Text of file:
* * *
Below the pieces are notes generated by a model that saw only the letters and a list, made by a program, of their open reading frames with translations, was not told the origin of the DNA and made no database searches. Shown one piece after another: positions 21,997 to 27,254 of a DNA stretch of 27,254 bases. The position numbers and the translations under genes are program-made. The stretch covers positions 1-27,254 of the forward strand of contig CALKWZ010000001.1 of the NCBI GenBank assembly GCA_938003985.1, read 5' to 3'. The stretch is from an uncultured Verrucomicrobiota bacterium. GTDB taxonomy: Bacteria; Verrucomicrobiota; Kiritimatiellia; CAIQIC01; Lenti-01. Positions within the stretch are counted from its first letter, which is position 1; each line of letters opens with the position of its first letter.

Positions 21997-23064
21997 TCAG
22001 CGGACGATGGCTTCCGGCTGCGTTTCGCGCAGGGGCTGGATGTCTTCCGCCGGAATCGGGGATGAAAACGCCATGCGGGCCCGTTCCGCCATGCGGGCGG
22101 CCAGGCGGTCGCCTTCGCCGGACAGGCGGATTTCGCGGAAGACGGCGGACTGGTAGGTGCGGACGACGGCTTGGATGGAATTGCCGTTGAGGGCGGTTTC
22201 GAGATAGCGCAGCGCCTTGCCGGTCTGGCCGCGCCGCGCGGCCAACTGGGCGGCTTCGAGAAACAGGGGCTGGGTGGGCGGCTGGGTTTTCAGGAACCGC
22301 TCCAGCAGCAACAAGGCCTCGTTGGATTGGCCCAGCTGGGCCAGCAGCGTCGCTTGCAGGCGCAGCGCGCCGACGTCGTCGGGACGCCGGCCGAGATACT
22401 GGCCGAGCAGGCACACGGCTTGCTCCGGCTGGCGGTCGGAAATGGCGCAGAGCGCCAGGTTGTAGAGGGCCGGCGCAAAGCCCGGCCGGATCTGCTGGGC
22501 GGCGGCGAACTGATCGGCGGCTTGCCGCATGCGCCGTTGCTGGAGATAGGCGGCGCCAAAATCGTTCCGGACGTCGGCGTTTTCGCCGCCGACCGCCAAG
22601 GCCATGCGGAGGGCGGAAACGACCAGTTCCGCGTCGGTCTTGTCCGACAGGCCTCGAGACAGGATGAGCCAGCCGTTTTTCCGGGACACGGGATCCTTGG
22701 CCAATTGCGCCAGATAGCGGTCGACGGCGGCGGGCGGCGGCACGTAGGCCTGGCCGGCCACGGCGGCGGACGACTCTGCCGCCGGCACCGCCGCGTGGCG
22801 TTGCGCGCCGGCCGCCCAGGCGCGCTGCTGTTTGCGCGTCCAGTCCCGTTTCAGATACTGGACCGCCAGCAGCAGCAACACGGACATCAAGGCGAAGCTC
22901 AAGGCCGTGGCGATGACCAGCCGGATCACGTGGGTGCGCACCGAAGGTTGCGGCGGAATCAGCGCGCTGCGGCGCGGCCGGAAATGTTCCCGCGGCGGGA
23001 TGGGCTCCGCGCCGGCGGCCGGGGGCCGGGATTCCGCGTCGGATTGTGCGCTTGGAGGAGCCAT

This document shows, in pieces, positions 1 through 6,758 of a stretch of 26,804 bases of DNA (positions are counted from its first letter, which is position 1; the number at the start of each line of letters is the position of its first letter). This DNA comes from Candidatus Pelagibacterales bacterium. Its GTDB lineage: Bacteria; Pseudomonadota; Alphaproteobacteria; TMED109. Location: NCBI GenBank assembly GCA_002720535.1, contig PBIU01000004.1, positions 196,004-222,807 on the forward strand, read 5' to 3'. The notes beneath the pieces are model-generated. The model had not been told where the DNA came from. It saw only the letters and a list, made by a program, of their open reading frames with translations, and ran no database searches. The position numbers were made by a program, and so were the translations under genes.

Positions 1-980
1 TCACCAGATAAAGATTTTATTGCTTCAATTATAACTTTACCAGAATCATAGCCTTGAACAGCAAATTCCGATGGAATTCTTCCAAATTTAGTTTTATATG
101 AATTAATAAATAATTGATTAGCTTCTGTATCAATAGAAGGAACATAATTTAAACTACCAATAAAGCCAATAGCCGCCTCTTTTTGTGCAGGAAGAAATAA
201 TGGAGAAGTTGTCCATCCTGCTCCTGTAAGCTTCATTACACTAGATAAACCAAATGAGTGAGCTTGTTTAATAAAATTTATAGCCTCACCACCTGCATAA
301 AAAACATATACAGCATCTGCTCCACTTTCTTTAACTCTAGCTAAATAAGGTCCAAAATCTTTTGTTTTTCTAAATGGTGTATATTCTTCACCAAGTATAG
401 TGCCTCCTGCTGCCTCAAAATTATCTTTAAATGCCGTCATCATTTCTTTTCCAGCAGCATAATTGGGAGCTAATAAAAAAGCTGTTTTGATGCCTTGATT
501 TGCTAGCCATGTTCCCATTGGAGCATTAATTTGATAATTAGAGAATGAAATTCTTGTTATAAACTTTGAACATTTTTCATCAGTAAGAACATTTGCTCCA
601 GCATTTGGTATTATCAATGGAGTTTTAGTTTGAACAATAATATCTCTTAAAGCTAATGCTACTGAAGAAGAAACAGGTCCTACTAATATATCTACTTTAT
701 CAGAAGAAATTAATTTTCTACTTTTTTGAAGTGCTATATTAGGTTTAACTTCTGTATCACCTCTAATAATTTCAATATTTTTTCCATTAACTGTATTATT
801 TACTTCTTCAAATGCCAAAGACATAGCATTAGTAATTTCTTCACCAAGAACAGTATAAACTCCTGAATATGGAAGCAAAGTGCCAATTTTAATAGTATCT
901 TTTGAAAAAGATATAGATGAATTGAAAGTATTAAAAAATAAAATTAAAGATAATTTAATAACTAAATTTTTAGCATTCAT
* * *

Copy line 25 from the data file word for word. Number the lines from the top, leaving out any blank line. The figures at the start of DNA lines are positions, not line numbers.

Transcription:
801 TACTTCTTCAAATGCCAAAGACATAGCATTAGTAATTTCTTCACCAAGAACAGTATAAACTCCTGAATATGGAAGCAAAGTGCCAATTTTAATAGTATCT